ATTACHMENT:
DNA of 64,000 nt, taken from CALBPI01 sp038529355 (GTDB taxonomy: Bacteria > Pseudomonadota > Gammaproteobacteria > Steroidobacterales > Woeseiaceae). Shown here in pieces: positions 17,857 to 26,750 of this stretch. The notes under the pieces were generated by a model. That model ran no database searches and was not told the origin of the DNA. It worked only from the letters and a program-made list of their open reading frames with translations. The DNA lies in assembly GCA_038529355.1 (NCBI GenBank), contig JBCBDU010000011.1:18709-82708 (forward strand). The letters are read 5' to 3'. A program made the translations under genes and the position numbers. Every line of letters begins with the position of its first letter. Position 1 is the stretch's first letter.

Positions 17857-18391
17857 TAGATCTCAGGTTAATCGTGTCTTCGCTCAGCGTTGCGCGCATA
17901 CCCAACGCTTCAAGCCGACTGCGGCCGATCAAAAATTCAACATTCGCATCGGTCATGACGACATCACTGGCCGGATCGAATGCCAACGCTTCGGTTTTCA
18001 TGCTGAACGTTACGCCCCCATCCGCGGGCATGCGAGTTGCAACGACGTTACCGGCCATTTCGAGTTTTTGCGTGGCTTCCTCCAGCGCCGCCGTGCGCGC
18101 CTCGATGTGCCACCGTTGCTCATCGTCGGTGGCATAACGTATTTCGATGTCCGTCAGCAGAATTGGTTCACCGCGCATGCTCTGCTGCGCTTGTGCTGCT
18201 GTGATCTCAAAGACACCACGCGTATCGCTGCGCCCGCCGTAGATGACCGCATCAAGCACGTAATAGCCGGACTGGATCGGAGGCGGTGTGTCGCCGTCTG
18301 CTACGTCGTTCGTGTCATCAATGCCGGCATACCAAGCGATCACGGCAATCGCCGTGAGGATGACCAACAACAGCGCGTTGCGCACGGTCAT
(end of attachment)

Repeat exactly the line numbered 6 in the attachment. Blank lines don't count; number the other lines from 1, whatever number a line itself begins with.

18101 CTCGATGTGCCACCGTTGCTCATCGTCGGTGGCATAACGTATTTCGATGTCCGTCAGCAGAATTGGTTCACCGCGCATGCTCTGCTGCGCTTGTGCTGCT